Creole vs. Cajun [split from Manhattan]
[Note: This thread was split from Manhattan at: http://chowhound.chow.com/topics/5975... -- The Chowhound Team].
Sorry -- I have no answer for your question. I'm sure somebody else will have one. But I was quite surprised that we didn't get any kind of lecture on Creole vs Cajun styles of cooking in last night TC. I fully expected somebody to be called on the carpet for conflating the two.
I'm no expert, but here's what I know.
Creole is more citified, more sophisticated. Originated in the Creole community, which is largely African-American, with other groups mixed in.
Cajun is more countrified. Originated in the Cajun community. "Cajun" is a corruption of Acadian -- immigrants from that part of Canada.
Something like that. But I was imagining Tom doing a whole number on one of the chefs for not knowing the difference.
Classic New Orleans Creole cuisine is the blended cuisine of three cultures -- French, Spanish, and African. The city was founded by the French in 1718, ceded to the Spanish in 1763, and returned to the French in 1803. (Napoleon sold it to the U.S. later that year as part of the Louisiana Purchase.) A port of entry for the slave trade, New Orleans had, from its inception, a large African population, and black cooks were instrumental in shaping the city's distinctive cuisine.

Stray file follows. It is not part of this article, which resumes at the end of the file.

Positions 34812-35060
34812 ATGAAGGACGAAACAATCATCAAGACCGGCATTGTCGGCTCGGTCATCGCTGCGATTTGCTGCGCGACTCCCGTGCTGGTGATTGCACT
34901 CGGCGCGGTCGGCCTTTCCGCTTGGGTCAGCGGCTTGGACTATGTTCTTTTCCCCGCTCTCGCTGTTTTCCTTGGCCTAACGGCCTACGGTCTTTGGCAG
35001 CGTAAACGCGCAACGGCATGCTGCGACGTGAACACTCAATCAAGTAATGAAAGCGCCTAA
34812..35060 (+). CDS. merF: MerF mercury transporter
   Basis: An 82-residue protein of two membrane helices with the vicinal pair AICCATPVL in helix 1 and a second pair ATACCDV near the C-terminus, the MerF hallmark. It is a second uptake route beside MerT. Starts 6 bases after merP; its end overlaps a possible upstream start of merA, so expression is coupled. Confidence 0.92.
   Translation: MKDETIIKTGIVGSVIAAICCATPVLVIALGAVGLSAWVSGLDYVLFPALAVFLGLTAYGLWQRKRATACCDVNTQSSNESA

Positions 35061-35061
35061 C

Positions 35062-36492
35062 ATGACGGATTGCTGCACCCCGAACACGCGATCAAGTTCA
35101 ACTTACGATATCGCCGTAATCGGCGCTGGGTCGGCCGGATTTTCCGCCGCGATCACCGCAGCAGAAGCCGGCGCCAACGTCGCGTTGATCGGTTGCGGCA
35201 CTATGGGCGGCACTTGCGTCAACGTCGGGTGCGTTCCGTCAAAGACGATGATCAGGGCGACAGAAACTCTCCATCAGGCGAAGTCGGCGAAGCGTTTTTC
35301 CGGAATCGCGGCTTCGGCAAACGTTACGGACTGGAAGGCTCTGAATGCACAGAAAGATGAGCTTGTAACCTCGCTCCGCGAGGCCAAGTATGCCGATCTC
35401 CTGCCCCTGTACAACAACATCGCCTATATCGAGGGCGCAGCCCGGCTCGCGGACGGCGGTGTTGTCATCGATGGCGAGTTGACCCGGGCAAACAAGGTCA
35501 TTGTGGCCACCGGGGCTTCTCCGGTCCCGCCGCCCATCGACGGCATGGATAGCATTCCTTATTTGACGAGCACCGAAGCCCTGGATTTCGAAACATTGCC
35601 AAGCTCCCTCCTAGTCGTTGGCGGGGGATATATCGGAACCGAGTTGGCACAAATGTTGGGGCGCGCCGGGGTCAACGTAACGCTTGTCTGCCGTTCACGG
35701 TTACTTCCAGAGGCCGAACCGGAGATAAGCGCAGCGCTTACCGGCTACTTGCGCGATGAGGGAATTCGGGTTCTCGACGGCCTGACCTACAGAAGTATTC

Creole cooking has its roots in a grand European style of cooking -- refined, well seasoned, and not particularly "hot."
The peppery dishes often associated with New Orleans are really Cajun. Cajun food is country food -- rustic, and boldly seasoned. It's interesting to note that Cajun culture wasn't associated with New Orleans until the 1970s, when Chef Paul Prudhomme opened K-Paul's restaurant in the French Quarter. The success of K-Paul's made Chef Paul a celebrity, and his cookbooks kicked off a nationwide craze for Cajun cuisine. (It seemed, for a while, as though half the restaurants in the country had "blackened" fish on the menu!)
Which is to say that New Orleans only jumped on the Cajun bandwagon when it became commercially advantageous to do so. It wasn't until the late '70s that anyone associated "Cajun" with New Orleans. (You can see from this map that the Cajun heartland is, in fact, hours outside the city: (http://tinyurl.com/9hqfu7)
Nowadays, the two cuisines borrow freely from each other, to the mutual enrichment of both. New Orleans' dining scene is better than ever!
I'm still waiting for a NYC restaurant to serve convincing New Orleans food. For some reason, we never seem to get it quite right.